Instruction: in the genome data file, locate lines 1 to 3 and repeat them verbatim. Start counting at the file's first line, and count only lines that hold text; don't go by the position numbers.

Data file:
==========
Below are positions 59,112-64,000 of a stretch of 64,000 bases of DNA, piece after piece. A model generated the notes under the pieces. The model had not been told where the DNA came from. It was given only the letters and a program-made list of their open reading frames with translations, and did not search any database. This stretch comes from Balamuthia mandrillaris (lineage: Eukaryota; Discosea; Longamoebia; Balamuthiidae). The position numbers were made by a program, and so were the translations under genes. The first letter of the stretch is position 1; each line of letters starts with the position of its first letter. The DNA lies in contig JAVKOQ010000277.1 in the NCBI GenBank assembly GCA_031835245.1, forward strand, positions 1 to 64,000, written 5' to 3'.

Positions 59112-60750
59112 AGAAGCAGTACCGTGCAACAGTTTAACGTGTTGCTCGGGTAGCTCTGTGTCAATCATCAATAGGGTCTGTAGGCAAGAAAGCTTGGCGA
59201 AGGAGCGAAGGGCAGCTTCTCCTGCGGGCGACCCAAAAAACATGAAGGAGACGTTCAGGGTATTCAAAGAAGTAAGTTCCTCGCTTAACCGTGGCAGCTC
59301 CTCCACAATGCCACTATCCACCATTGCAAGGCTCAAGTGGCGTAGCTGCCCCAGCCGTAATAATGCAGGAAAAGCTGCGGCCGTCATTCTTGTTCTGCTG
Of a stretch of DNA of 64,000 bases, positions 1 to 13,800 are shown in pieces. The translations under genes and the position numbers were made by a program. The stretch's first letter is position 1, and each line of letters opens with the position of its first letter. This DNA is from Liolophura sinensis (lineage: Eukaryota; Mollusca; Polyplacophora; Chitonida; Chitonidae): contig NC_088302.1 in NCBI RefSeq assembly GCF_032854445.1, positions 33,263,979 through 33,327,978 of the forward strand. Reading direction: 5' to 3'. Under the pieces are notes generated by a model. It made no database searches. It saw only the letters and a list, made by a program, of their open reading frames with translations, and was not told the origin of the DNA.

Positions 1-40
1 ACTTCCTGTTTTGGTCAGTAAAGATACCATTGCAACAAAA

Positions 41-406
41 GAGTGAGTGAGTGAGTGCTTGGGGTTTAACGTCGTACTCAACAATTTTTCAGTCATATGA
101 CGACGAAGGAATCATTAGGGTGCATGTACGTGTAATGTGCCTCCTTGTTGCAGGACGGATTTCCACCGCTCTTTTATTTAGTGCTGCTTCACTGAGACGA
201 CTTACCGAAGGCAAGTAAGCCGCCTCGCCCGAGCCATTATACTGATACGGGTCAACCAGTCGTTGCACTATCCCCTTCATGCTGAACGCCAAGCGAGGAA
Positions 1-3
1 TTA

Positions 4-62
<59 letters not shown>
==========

Below are positions 59,112-64,000 of a stretch of 64,000 bases of DNA, piece after piece. A model generated the notes under the pieces. The model had not been told where the DNA came from. It was given only the letters and a program-made list of their open reading frames with translations, and did not search any database. This stretch comes from Balamuthia mandrillaris (lineage: Eukaryota; Discosea; Longamoebia; Balamuthiidae). The position numbers were made by a program, and so were the translations under genes. The first letter of the stretch is position 1; each line of letters starts with the position of its first letter. The DNA lies in contig JAVKOQ010000277.1 in the NCBI GenBank assembly GCA_031835245.1, forward strand, positions 1 to 64,000, written 5' to 3'.

Positions 59112-60750
59112 AGAAGCAGTACCGTGCAACAGTTTAACGTGTTGCTCGGGTAGCTCTGTGTCAATCATCAATAGGGTCTGTAGGCAAGAAAGCTTGGCGA